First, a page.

If the other storage schemes, make sense economically, then we’d probably find, that the inefficiency of hydrogen, is a similar energy loss, the storage medium itself plentiful, unlike Lithium, in economic quantities. Hydrogen can be transported as a gas through pipelines, liquid, fixed as ammonia. It can be stored on site, at remote locations, rapidly ready for conversion to electricity, which can be moved through power cables, at intercontinental distances. OKAY, that’s not 100% efficient, but if it’s economical and environmentally friendly, who gives a monkeys, just because it’s not 100% efficient, doesn’t mean it’s uneconomical.

          I’ve been way too long winded, but it’s hard to show the predjudiced thinking, against anything new, it’s built into our psyche, like induction chargers are inefficient, so what, they’re convenient and that makes them, more economical. If there’s a Grand Depression, in the 2030’s, following the roaring 2020’s, it will be because renewables, electric vehicles and vertical farming are too efficient. Solid state power production, solid state lighting, software and robotics, doing the food production; cars that need 1/10th of the maintenance, that resell for much more, for much longer.

          So where are the maintenance jobs and income, once market saturation has occurred, the jobs go, without income, people don’t buy new vehicles, there’s no more work in fuel extraction. Or farming, or power production, the fuel source, the sun keeps on providing, with negligible transportation energy costs, transmission lines. For 50 years a solid state solar panel, is producing electricity, at the half century point, it’s still producing 50% as much. Without needing inputs, renewables far from being too inefficient and uneconomical, might be seen as too efficient, an electric vehicle, needs 1/5th as much energy. When economy of scale, production experience curves, take over, things are very historically fast, if in 2022, solar power is 1/3rd of the price, that it is today, that’s game changing.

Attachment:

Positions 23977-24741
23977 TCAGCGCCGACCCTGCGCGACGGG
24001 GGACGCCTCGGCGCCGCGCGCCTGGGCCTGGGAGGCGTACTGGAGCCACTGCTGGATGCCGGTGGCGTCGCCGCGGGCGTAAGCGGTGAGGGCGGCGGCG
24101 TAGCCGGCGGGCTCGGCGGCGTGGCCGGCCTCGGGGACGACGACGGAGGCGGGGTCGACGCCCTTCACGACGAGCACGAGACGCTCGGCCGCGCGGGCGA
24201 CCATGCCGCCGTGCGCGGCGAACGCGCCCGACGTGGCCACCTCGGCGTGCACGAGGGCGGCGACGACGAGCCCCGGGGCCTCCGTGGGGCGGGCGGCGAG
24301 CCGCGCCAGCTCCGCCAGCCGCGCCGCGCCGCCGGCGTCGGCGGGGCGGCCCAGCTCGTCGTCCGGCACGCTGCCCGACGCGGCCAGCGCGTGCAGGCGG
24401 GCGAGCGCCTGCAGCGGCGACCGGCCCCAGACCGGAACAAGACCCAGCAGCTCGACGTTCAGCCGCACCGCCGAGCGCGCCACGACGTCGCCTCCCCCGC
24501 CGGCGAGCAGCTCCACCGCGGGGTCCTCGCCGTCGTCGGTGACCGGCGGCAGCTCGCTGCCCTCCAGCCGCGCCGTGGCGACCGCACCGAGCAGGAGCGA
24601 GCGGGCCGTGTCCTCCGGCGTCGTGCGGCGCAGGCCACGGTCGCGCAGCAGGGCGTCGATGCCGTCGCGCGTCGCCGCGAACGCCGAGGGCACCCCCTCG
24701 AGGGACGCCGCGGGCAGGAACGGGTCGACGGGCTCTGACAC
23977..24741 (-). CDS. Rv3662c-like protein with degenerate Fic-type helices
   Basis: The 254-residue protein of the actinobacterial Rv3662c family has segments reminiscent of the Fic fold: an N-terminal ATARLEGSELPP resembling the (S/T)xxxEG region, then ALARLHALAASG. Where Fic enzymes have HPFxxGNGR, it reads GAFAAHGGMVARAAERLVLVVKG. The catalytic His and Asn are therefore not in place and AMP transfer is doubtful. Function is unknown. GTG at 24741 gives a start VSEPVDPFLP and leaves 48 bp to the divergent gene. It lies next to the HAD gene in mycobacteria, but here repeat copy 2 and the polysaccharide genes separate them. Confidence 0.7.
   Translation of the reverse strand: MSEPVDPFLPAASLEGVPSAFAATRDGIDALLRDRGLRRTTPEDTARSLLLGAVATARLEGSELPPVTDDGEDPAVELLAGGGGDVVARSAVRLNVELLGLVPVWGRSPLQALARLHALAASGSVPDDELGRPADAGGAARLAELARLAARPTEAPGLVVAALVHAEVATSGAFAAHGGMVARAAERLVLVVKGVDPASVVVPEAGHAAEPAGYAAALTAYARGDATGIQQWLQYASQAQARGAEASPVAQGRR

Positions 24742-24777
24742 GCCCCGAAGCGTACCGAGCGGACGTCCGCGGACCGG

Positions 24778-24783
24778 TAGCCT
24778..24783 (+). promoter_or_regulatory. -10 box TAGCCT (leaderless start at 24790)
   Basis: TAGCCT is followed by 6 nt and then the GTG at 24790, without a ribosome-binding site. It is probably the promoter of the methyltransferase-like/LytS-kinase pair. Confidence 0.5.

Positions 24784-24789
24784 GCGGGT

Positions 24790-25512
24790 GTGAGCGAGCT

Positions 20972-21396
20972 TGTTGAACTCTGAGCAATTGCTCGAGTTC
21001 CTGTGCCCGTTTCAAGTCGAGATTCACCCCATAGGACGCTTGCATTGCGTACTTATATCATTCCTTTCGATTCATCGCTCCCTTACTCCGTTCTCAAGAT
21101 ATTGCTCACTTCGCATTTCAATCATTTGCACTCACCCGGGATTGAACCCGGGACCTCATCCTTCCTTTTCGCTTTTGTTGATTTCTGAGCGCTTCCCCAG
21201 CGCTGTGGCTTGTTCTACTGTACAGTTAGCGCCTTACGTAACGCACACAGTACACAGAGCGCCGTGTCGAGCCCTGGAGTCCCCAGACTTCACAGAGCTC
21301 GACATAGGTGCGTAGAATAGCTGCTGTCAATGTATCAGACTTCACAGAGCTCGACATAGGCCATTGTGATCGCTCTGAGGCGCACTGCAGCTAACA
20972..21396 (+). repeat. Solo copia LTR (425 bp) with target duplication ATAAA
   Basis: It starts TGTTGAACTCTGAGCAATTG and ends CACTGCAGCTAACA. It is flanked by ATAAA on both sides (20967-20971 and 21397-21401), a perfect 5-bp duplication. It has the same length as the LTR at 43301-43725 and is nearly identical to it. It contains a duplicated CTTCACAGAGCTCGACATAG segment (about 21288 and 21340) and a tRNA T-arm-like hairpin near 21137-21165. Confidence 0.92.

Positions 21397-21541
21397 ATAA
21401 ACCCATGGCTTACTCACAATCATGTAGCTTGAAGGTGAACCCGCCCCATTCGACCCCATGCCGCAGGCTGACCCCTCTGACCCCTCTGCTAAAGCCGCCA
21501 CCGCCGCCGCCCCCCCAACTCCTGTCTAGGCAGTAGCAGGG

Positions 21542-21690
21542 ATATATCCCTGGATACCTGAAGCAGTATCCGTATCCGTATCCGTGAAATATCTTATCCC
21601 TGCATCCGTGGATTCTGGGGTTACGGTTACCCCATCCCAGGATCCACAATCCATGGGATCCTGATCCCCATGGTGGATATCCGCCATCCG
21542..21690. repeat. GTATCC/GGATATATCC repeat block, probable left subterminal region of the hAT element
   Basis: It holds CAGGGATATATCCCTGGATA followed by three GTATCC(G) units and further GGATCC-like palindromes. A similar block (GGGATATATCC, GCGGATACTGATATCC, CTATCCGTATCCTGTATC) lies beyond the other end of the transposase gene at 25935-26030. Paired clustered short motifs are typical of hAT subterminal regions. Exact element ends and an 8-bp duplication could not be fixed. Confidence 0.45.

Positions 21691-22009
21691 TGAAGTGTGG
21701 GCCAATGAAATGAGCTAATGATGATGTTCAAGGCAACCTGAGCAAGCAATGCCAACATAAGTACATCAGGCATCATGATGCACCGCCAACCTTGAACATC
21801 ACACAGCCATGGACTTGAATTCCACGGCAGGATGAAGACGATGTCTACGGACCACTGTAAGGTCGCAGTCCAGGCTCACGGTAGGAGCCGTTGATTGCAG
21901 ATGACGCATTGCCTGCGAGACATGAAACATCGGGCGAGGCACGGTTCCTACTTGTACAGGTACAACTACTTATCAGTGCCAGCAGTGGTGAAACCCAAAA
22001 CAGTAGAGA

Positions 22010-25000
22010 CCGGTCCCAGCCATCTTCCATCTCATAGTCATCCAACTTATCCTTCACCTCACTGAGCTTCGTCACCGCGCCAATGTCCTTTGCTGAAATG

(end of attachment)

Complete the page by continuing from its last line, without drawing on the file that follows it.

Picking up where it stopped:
Carbon emissions reductions in the US, have stopped being, because of the change over, to natural gas, from coal and are now due to renewables, we’ve already turned the corner. But we’d better have universal basic income, when the market saturation, Grand Depression arrives.

      • Ariel Panelli 2 years ago

        wrong.. today electrolyzers are at 93% of efficiency without compression, and like 83% at 700 bar.
        Fuel cells are at 60%, but you dont need fuel cells to convert the h2 to electricity again to be injected into the grid, that would be silly, you just use the h2 in the transport or heat sector using the natural gas grid for distribution.
        They are way more cheaper than batteries to store energy, in case you want to store more than 6 hours…